The synergy between conductor Kyle Wylie Pickett and the Juneau Symphony was evident from the first time he raised a baton to lead them. Fresh from graduate school, at age 27, Pickett arrived in Juneau in April 1999 as one of four finalists for the position of symphony conductor. He chose an ambitious program — Beethoven’s Fifth Symphony, Tchaikovsky’s “Capriccio Italian” and Brahms’ “Academic Festival” — one he admits was too difficult for the symphony at that time. But they rose to the challenge and pulled it off, setting a pattern that would define their process for the next 14 years.
“That was what was great about it,” Pickett said. “It was too difficult, but we made it. We had the first ‘Juneau Symphony miracle.’”
That “miracle” consistently repeated itself over the next 14 years, with Pickett leading the orchestra into a period of rapid growth that surprised them both and continues to this day.
“It’s been enormously rewarding all the way through,” he said. “I’ve done 58 or 62 concerts over the years — something like that, — and there’s not one of them I’m not proud of.”
Now, after 14 years, he is preparing to lead his final concerts on June 14 and 15, having made an indelible impression on the players and on the arts community he has helped shape.
“We picked the right guy, obviously,” said longtime symphony member Jetta Whittaker. “There was never a negative word. He was always positive, every single time.”
Pickett is leaving his two orchestras – the Juneau Symphony and the North State Symphony in California – and taking up two new ones – the Springfield Symphony in Missouri and the Topeka Symphony in Kansas. For the past few months, he’s been doing all four at once, on top of relocating with his wife and two sons from California to Kansas. In spite of his exhaustion, he’s excited about what’s next and said the time had come for a change.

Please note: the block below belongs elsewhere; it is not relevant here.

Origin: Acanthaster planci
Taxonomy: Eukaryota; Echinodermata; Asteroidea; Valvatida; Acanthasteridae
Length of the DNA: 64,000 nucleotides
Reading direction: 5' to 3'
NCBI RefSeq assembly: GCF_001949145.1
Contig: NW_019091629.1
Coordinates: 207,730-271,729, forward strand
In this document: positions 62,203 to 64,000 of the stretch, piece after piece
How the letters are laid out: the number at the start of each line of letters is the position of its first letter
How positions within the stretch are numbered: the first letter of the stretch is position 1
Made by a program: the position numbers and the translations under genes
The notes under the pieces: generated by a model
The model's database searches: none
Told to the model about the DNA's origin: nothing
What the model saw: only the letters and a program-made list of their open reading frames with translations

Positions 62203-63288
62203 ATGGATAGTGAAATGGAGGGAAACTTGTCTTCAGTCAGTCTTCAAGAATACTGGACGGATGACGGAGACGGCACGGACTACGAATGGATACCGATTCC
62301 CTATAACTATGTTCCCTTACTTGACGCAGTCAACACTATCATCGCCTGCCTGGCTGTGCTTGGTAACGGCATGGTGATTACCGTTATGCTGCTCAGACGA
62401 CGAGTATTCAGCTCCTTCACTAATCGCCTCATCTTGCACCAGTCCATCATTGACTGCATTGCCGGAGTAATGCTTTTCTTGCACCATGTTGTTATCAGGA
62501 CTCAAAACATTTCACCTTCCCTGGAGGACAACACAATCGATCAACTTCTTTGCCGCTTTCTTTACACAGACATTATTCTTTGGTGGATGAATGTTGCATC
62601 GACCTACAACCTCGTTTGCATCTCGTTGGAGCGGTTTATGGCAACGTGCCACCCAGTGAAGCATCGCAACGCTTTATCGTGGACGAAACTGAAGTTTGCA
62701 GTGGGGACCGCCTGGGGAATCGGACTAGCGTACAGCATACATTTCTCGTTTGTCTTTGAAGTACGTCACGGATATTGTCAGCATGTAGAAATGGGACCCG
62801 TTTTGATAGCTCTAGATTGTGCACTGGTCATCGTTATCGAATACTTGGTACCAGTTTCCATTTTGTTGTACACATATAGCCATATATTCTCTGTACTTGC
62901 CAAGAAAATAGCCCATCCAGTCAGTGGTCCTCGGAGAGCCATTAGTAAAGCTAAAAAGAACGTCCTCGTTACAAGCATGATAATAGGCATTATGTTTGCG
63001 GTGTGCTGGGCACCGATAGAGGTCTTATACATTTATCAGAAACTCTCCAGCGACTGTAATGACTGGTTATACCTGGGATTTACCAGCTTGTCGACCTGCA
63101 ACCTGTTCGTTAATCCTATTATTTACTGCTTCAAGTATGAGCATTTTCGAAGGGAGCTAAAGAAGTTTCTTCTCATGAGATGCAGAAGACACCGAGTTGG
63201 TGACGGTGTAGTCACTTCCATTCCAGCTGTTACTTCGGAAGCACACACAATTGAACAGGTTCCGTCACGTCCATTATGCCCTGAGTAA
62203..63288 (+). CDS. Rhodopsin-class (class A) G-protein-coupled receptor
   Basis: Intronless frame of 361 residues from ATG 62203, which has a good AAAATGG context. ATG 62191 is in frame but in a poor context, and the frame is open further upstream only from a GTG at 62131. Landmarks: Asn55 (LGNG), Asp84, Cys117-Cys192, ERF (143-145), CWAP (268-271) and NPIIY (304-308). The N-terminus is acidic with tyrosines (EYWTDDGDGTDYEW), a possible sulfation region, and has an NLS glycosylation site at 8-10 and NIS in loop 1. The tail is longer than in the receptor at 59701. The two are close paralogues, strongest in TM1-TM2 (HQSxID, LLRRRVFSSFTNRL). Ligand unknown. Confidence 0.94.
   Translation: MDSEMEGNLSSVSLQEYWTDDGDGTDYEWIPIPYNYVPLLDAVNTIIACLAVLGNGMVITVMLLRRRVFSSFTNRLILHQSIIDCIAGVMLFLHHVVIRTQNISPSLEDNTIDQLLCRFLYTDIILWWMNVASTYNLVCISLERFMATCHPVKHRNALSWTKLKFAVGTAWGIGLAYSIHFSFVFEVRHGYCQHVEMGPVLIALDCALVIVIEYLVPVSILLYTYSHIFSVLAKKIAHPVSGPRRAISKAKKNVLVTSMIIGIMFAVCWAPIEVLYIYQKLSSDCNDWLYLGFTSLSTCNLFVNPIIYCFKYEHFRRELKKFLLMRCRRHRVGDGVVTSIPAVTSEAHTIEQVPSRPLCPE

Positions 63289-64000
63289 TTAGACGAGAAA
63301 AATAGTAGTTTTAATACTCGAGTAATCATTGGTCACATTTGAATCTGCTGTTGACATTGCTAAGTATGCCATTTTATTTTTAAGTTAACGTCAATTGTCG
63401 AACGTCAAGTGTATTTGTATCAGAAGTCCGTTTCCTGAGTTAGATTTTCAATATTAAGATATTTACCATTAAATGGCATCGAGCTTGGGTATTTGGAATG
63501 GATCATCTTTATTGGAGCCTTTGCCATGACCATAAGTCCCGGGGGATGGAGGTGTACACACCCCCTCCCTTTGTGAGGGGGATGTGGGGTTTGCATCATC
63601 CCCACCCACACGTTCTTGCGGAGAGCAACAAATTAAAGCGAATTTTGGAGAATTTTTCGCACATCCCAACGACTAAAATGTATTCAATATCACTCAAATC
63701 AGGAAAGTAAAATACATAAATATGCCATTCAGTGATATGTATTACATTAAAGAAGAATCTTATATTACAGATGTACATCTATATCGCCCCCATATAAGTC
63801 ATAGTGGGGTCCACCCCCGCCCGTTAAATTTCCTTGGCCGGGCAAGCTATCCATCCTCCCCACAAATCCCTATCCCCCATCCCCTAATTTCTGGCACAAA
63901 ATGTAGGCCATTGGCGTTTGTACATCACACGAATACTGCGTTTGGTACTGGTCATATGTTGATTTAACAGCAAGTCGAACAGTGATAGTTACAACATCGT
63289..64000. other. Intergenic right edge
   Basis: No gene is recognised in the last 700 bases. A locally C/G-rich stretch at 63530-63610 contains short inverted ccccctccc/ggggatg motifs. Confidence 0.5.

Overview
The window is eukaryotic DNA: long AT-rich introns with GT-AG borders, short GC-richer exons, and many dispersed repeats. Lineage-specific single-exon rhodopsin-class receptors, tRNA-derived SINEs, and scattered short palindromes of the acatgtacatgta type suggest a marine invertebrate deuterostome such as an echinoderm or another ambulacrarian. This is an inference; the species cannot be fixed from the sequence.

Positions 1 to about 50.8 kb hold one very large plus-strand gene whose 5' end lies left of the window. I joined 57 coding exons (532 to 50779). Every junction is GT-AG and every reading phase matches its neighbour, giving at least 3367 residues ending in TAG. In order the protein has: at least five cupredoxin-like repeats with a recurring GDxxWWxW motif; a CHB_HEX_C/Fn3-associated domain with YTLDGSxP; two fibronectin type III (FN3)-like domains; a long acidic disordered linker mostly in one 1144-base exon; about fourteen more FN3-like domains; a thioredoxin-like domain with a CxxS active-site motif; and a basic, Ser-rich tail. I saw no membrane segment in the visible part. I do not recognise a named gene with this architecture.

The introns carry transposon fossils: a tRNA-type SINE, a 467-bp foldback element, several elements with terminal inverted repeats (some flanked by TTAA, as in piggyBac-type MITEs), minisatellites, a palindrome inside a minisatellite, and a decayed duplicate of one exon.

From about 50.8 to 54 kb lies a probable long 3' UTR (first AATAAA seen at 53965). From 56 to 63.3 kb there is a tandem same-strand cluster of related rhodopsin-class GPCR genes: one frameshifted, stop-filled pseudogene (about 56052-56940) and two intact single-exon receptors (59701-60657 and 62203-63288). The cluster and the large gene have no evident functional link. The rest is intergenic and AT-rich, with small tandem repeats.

“I have been extremely happy, with both the Juneau and the North State Symphony,” he said. “It’s been wonderful. But I’ve been doing it since 2000. That’s 14 years.”
Not only is it time for him to do something else, he said, it’s also time for the symphony to benefit from another leader with a different style, strengths and chemistry.
“For the last 14 years, the Juneau Symphony and Kyle Pickett have been inseparable in people’s minds .... You become so personally associated with the orchestra, people sort of feel like. ‘What’s going to happen when you go?’ And the truth is, it’s going to be great, it will go on, and that’s a happy thing for me. It’s a positive step forward. And the orchestra will grow from this.”
Conductor jobs don’t come up that often, and when they do, the selection process is complex and laborious.
“I’ve been applying for jobs for a number of years,” Pickett said. “You just cannot predict the ebb and flow of a career in conducting. You can’t predict how searches go, why you get noticed, why you don’t get noticed.”
The switch to Topeka and Springfield will bring new challenges. Both are professional, paid orchestras, and together they put on double the amount of performances Pickett has been leading with Juneau and North State.
Pickett was the Juneau Symphony’s second official conductor and musical director after Melvin Flood, who was in charge from 1983 through 1998. He said he arrived at a time when the volunteer community orchestra was poised to take its music to the next level, and changes came quickly within the very first season.
“We laid out a five-year plan of everything we wanted to accomplish and we did it in the first year or year and a half. We knocked them all out.”
When he was hired, the conventional wisdom was the conductors should stay in their positions for no more than seven years.